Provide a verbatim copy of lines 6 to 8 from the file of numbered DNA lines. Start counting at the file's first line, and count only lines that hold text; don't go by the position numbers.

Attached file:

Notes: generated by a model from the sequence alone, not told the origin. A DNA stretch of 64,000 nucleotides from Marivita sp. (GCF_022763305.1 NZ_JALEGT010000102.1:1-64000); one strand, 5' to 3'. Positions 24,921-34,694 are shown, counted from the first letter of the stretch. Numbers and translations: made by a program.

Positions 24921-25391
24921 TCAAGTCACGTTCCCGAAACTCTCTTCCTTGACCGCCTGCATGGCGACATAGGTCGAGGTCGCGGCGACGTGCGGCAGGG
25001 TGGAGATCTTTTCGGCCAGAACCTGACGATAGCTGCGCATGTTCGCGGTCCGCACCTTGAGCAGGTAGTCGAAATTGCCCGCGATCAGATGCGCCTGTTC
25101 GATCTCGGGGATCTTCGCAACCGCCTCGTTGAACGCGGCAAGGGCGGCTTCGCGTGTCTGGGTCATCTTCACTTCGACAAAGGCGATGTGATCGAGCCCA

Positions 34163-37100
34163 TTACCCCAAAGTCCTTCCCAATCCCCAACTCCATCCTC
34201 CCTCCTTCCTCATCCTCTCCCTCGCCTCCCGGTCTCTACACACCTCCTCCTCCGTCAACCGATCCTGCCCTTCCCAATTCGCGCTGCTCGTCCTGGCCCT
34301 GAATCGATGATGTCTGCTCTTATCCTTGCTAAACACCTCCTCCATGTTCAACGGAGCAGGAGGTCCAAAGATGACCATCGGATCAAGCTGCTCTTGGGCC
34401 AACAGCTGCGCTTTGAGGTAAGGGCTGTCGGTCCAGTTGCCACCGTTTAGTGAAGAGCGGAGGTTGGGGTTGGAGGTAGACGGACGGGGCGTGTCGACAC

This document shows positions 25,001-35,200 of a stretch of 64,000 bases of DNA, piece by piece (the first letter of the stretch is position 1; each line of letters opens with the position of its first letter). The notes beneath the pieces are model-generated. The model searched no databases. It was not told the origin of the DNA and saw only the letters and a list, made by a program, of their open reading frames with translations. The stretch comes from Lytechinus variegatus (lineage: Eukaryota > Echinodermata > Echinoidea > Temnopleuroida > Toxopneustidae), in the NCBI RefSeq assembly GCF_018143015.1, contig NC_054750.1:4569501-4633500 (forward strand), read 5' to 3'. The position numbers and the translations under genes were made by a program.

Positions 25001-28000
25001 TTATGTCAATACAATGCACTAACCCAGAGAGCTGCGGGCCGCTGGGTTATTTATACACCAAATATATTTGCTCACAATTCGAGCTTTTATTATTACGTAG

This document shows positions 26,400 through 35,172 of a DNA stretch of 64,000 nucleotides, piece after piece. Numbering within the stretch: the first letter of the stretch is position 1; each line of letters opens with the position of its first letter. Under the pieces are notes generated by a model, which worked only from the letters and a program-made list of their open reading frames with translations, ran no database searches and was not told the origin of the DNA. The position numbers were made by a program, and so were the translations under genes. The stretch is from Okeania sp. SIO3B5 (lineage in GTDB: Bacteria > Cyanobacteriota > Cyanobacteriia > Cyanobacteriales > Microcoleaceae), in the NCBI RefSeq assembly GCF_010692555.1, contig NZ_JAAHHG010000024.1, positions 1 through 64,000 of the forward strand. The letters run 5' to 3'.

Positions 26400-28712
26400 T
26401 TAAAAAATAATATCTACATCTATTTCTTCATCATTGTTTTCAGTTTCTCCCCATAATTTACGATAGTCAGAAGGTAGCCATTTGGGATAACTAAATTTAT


Positions 34163-37100
34163 TTACCCCAAAGTCCTTCCCAATCCCCAACTCCATCCTC
34201 CCTCCTTCCTCATCCTCTCCCTCGCCTCCCGGTCTCTACACACCTCCTCCTCCGTCAACCGATCCTGCCCTTCCCAATTCGCGCTGCTCGTCCTGGCCCT